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Title: Diversity In Indian Equine Rotaviruses And Structure And Function Of Rotavirus Non Structural Protein 4 (NSP4)
Authors: Deepa, R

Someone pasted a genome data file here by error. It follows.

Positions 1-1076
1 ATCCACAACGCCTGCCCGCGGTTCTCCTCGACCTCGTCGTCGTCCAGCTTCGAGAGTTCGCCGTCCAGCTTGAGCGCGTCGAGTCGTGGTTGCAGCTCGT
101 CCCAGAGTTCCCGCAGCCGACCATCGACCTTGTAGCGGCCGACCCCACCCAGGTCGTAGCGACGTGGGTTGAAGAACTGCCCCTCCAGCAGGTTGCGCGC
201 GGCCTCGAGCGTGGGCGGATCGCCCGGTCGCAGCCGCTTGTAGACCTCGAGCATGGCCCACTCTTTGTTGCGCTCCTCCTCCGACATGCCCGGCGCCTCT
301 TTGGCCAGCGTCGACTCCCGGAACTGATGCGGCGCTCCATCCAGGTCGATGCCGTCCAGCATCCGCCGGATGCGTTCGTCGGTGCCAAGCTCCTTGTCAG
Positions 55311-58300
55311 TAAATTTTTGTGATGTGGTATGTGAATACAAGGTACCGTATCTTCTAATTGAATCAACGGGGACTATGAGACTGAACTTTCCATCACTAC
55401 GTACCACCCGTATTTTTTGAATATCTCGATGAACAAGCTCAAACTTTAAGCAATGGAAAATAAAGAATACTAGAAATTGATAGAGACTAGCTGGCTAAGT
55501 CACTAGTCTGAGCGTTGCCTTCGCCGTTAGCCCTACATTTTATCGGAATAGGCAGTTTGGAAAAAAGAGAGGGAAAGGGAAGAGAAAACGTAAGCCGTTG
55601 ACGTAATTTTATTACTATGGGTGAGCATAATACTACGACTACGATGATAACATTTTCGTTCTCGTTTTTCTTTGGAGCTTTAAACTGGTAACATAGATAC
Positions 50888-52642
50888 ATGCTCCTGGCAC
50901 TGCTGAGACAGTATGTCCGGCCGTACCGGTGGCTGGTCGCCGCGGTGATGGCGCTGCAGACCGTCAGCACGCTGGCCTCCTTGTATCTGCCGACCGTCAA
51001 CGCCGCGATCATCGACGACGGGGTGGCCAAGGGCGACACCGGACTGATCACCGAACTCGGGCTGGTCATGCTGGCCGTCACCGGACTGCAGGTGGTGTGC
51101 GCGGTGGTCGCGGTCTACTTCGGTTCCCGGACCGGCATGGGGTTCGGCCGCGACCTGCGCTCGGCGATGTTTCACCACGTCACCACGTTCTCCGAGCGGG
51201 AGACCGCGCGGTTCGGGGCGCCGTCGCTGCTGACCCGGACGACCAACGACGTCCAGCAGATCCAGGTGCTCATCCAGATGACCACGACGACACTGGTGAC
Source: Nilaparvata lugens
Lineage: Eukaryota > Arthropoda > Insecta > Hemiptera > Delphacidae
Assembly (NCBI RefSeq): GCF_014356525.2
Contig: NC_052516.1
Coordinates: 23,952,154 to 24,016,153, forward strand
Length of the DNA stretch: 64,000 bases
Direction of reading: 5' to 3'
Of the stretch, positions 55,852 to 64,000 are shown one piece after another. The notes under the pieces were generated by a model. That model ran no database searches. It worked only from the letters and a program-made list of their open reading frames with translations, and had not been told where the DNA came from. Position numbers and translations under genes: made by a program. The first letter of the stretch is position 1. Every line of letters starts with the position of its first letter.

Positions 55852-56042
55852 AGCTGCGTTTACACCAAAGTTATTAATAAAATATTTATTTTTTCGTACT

Advisors: Rao, C Durga
Keywords: Rotavirus - Proteins
Rotavirus - India
Nonstructural Protein 4 (NSP4)
Rotavirus - India - Diversity
Rotaviruses - Molecular Epidemiology
Viral Proteins
Rotavirus Enterotoxin
Submitted Date: Dec-2006
Series/Report no.: G20896